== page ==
Cruel to be kind

Making animals suffer is generally a bad thing - unless it's done for the good of humanity.

Jan Bowman

Topics Politics

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On 24 November 2004, a new memorial will be opened in London’s Hyde Park to the animals that have died in warfare. But should recognition of animal suffering be placed on a pedestal in this way?

Many of us who support the use of animals for research feel bad about the pain they experience. When we walk past animal rights stalls, decorated with gory photos of electrode-festooned cats, we feel uncomfortable. But this human response is in fact evidence of the vast moral gulf between us and them. If anything, it should remind us why such scientific research is important.

Some past societies got a kick out of watching people being eaten alive by wild animals. Modern man does not. We feel sick reading reports from the Royal Society for the Prevention of Cruelty to Animals (RSPCA) about people who do such things as nailing their dog to a board and sawing its legs off. Likewise, we no longer view bear baiting and cockfighting as entertainment.

Humanity’s inventions, from printing to the internet, have made us more humane. Technology increases our understanding of ourselves and other species and helps us to empathise – a uniquely human trait – with those different from us.

Nowadays, though, it is common to condemn the human species as irredeemably violent, and also to fetishise the innocence of beasts. Thus, animal rights activists argue that out of all the worthy causes they could adopt, animals are the most deserving, because only animals are so defenceless and have no one else to stand up for them. Campaigners link their crusade to the struggle of oppressed people for equal rights, and insist that granting rights to animals is part of the same struggle. To them, human intelligence is irrelevant. Instead, they consider the philosopher Jeremy Bentham’s maxim – ‘Ask not “Can they reason?” but “Can they suffer?”’ – a justification for granting rights to animals.

But although animals may suffer physical pain, they will never know the torment experienced by, say, a hostage’s family. Even the higher apes can only manage a very limited form of thought, less than that of a two-year-old child. Humans, by contrast, will sometimes undergo terrible suffering simply for an idea. Because we have imagination we can be tortured mentally. If degrees of suffering are to be our moral guide, people are infinitely more deserving. In any case, you can’t exercise rights unless you have the wit to understand them – which animals do not.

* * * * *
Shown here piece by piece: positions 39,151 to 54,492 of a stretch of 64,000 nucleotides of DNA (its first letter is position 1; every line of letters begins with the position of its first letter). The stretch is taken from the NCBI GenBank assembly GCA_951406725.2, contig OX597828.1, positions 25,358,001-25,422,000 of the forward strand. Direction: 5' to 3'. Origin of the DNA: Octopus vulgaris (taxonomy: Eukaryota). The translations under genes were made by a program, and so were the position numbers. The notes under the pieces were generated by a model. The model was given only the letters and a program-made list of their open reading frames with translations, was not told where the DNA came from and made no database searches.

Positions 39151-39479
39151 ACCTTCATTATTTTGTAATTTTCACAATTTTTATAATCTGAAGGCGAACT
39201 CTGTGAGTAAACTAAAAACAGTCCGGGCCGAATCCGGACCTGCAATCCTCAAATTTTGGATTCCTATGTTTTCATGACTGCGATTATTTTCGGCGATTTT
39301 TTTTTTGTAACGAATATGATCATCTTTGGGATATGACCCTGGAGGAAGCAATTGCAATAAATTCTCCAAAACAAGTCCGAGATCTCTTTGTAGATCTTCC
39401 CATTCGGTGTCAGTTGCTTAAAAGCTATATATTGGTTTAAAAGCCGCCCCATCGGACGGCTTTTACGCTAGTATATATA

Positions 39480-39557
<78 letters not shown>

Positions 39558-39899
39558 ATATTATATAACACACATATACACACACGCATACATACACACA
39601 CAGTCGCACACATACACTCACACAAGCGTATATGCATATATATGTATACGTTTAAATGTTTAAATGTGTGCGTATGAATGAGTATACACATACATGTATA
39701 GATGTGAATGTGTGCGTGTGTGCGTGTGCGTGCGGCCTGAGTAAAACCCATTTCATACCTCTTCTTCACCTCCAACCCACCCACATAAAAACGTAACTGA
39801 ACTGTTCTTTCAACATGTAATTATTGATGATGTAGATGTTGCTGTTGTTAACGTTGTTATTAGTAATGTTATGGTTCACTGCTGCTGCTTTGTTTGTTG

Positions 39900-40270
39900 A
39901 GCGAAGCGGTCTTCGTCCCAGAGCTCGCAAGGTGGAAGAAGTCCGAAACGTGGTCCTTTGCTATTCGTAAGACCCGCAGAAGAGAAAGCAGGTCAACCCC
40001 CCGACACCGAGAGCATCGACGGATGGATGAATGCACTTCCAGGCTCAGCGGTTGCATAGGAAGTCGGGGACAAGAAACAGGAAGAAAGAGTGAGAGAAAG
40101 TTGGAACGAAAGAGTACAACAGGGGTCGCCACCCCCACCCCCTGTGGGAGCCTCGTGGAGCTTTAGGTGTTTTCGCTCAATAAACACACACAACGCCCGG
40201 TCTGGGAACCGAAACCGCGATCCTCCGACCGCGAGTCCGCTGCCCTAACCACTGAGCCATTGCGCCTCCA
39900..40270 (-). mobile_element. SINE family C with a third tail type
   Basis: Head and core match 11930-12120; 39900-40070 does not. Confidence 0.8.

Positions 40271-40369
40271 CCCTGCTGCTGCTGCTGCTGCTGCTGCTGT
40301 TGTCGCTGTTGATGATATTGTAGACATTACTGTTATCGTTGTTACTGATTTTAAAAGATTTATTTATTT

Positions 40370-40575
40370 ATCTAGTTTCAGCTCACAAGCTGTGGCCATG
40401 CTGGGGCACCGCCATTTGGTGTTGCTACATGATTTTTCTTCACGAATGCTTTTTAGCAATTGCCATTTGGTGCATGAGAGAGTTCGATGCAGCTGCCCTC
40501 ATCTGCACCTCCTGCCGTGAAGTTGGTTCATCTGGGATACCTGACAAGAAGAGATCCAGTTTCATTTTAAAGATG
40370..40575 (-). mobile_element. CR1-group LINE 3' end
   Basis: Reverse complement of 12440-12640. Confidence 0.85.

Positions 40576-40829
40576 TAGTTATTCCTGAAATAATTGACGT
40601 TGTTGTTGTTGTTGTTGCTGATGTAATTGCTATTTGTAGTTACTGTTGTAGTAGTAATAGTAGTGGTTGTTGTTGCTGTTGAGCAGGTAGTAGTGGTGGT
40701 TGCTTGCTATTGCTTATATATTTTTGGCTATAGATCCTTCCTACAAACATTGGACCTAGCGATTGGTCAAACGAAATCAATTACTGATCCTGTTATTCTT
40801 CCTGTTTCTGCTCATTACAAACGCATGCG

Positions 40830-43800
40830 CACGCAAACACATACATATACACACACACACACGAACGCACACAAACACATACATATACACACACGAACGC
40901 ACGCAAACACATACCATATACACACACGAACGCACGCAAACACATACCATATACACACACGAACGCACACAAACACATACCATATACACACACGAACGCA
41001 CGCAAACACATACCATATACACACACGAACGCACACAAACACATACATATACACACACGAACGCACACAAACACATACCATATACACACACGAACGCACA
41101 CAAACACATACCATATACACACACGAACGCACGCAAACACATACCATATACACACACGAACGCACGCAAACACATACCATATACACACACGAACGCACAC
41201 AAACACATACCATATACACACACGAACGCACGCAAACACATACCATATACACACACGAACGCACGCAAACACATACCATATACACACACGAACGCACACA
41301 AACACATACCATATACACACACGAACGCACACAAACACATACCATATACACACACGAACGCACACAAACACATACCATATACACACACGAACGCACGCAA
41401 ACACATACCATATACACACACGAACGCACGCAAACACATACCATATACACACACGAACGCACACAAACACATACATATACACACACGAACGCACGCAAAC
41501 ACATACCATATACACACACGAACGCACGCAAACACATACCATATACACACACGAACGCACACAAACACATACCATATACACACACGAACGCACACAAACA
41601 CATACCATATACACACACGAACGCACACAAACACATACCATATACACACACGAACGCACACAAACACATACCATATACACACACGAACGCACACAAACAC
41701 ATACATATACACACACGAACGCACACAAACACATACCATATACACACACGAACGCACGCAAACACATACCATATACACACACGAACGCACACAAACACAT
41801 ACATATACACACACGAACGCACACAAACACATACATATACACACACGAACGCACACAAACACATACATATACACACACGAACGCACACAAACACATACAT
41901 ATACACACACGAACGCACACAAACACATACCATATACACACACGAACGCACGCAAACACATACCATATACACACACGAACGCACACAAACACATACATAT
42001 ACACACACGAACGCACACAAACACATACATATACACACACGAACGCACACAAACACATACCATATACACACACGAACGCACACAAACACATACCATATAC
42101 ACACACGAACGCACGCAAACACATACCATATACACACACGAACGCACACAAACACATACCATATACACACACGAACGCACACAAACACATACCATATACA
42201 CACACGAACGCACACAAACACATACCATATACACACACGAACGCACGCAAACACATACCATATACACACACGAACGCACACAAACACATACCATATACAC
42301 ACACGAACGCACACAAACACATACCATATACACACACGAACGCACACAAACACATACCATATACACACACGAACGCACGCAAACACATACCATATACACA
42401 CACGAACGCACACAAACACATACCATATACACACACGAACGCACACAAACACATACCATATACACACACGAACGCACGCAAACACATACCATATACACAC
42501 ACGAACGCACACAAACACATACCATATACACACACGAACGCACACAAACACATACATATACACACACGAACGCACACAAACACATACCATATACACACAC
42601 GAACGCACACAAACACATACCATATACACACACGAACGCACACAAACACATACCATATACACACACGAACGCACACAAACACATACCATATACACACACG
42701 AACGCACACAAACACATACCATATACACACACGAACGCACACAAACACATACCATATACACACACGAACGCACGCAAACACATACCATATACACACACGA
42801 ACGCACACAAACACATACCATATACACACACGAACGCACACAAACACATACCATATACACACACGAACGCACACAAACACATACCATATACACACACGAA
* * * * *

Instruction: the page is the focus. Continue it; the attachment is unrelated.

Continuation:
But does this mean we have the moral right to torture animals?

We often fall back on the notion that our power over nature brings with it a ‘duty of care’ – to at least treat animals with respect and avoid hurting them unnecessarily. But who says what is necessary and what isn’t? After all, humanity only got this far by exploiting animals. Until we had plastics, almost everything we wore and most of what we used every day was made from bits of animal. And while some of us would balk at testing peppermint foot lotion on rabbits, we’re glad our shampoos were.

Morality is dependent on social circumstances, so it changes as society develops. In primitive societies, where survival is a daily struggle, humans have to cope with conditions we wouldn’t subject our dogs to. Women and animals are both treated worse accordingly. In most of the developed world however, denying people equal treatment because of their gender, sexuality or colour is no longer socially acceptable.

As society becomes more civilised, our treatment of animals also tends to improve. In the developed world we can afford to provide medicine, heated shelter and an endless supply of food for the animals we use. And it is socially unacceptable nowadays to fry your gerbil, but this has nothing to do with the gerbil having rights. It’s purely to do with what it means to be human.

We have no duties or responsibilities to animals. We have a responsibility to ourselves, as humans, to behave humanely, by not causing suffering for fun. We should object to tearing the wings off butterflies, not because the butterfly has a right to hang on to its wings, but because it degrades us to amuse ourselves by inflicting pain on something. Domestic cats will mindlessly torture half-dead birds. We scold children for wrecking rose bushes because such wanton destruction offends our sense of civilised behaviour. Nowaday, that moral sense includes not microwaving your cat. But this doesn’t preclude the use of animals in scientific research, nor should it.

To breed cows and chickens for food and keep them in crowded cages all their lives may be distasteful to some humans, but it doesn’t mean much to the animal. And we still live in a world where some humans can be treated like dogs, and pets get treated like people; and the government faces as much pressure over foxhunting as it does over the war in Iraq.

Our moral judgement should be based on whether something takes humanity forward, or holds us back. Setting your dog on fire for fun doesn’t take us forward. Wiring that dog up with electrodes to find a cure for Parkinson’s does.

Jan Bowman was a vegan for 10 years, before it became fashionable. Now she works as an illustrator, and will eat anything.

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Topics Politics


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